1. A metallic composite comprising a nickel or copper metal substrate and an electrocathodically formed nickeliferous coating adhered thereto, said coating having a suede-like appearance and formed by electrolytically reducing onto said substrate nickel from an aqueous solution of from 3.5 to 25 grams of nickel per liter of solution derived from a water soluble nickel salt, and from 20 grams per liter of solution to the limit of solubility in said solution of ammonium ion, said solution having a pH of from about 1 to 9, at a temperature in the range of from just above the freezing temperature of the solution to 30 C. at a current density of from 50 to 300 ampers per square foot for a period of from about 0.2 minute to about 3 minutes.
2. A nickel composite in accordance with claim 1 in which the nickel substrate is electroformed nickel foil.
3. A composite in accordance with claim 2 in which the coating is adhered to the as plated surface of said electroformed nickel foil substrate.
4. The method for electrocathodi'cally treating a metal surface to improve its adhesion to a resinous substrate which comprises the steps of:
(a) disposing said metal surface in substantially uniformly spaced confronting relation to an anode;
(b) disposing between and in interface-forming relation with said metal surface and said anode, an internal circuit forming aqueous ion-containing and conducting medium including from 3.5 to 15 grams per liter of solution of nickel derived from a nickel salt soluble in said solution, and from 20 grams per liter of solution to the limit of solubility in said solution of ammonium ion, said medium having a pH of from about 1 to 9;
(c) rendering said metal surface electronegative relative to said anode; and
(d) passing an electric current through the internal circuit at a current density of from 50 to 300 amperes per square foot for a period of time of from 0.2 to 3 minutes at a temperature from just above the freezing point of the aqueous medium to about 75 F. to deposit a nickeliferous coating on said metal surface.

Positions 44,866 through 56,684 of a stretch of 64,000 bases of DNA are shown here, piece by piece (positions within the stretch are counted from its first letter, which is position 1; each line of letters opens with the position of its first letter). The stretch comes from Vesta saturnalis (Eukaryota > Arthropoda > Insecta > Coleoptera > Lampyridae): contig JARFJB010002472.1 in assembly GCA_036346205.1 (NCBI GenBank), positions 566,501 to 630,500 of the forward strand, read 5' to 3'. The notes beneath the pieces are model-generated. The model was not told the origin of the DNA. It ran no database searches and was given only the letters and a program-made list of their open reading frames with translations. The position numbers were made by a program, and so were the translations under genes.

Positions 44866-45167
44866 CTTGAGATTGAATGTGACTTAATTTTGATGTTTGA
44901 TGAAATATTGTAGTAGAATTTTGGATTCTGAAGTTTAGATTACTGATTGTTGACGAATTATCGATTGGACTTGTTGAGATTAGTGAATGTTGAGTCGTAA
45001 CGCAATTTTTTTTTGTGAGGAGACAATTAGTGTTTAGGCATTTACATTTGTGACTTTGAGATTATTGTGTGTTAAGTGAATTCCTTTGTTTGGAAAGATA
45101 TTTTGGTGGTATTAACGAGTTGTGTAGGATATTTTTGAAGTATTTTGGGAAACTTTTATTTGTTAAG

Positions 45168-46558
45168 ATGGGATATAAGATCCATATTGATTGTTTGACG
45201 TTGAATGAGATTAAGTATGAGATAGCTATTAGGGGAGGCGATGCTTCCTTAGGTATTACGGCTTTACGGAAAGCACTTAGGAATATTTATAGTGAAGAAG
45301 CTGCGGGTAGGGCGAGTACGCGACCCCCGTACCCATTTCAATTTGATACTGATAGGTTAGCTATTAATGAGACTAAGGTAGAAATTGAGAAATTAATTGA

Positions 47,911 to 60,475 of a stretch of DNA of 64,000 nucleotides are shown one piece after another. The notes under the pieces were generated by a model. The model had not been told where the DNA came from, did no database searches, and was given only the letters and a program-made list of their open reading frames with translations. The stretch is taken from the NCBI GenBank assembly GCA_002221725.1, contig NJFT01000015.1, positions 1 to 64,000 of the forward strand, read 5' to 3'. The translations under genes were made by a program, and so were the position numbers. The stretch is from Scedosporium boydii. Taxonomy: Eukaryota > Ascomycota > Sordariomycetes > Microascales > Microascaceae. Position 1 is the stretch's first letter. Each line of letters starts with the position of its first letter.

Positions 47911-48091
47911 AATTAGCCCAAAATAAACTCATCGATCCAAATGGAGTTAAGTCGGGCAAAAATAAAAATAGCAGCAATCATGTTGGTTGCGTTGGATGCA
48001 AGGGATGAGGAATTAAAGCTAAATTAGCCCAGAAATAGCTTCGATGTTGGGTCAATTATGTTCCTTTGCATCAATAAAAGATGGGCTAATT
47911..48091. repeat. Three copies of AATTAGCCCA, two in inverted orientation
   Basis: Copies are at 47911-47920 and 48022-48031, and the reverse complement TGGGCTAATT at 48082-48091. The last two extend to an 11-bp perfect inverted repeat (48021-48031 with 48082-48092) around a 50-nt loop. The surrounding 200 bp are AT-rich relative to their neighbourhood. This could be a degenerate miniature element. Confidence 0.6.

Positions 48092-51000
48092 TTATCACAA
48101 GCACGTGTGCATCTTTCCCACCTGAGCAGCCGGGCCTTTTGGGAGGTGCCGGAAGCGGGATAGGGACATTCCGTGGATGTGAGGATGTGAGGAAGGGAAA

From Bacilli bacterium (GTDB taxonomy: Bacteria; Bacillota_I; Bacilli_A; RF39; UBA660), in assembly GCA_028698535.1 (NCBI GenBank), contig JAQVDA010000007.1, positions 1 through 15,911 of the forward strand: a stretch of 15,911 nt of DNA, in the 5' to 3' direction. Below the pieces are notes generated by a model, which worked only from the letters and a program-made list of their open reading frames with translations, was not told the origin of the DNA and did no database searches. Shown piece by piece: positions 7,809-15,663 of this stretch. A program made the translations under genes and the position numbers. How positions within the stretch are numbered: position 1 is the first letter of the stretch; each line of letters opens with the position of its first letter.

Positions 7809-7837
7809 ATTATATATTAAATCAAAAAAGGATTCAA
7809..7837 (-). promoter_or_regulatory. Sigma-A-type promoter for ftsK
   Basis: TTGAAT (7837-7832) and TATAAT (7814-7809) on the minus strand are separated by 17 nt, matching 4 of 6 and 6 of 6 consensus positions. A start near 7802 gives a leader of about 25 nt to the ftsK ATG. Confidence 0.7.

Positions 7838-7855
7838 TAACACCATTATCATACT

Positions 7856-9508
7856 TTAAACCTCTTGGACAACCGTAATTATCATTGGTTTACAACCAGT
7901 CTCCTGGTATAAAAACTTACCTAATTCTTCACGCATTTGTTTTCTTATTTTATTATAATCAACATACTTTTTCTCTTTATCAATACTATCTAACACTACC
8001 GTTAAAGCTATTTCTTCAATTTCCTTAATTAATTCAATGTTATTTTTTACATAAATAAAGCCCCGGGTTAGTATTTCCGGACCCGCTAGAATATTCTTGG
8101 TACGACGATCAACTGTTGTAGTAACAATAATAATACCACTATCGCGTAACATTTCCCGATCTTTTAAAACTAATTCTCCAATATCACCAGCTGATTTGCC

5. A method in accordance with claim 4 wherein the metal surface is spaced from said anode from 1.0 to 3.0 inches.
6. A method in accordance with claim 4 wherein said metal surface is nickel foil.
7. A method in accordance with claim 4 wherein said metal surface is copper foil.
8. A method in accordance with claim 10 wherein said foil is continuously moved relative to said anode.
9. A method in accordance with claim 7 wherein said foil is fed past said anode from a supply roll.
10. A method in accordance with claim 4 wherein said anode is a nonconsumable electrode.
11. A method in accordance with claim 10 wherein said electrode is a platinized titanium anode.
12. A method in accordance with claim 4 wherein the nickel salt is nickel chloride hexahydrate.
13. A method in accordance with claim 4 additionally characterized by the step of dipping the electrocathodically treated nickel surface in an aqueous bath containing chromic acid at a concentration of from 0.15 to 0.5 grams per liter.
14. An ion-containing and conducting medium having a pH of from 1 to 9 and useful in forming an electrocathodically deposited nickeliferous coating on a nickel metal surface consisting essentially of:
(a) from 10 to 15 grams of nickel per liter of ioncontaining and conducting medium, said nickel being derived from a nickel salt soluble in said medium;
(b) from 20 grams of ammonium ion per liter of ioncontaining and conducting medium to the limit of solubility in said medium; and
(0) water to make a liter of medium.
15. An ion-containing and conducting medium in accordance with claim 14 in which the nickel salt is nickel chloride hexahydrate.
16. A method in accordance with claim 4 which is additionally characterized by the step of anchoring the nickeliferous coating with a coating of nickel metal.
References Cited UNITED STATES PATENTS 765,371 7/1904 Aylsworth 204-49 2,331,751 10/ 1943 Wesley 204-49 2,625,507 1/ 1953 Mayper 204-49 2,844,530 7/1958 Wesley et al. 204-49 FOREIGN PATENTS 464,814 4/ 1937 Great Britain.
JOHN H. MACK, Primary Examiner.
T. TUFARIELLO, Assistant Examiner.
US. Cl. X.R.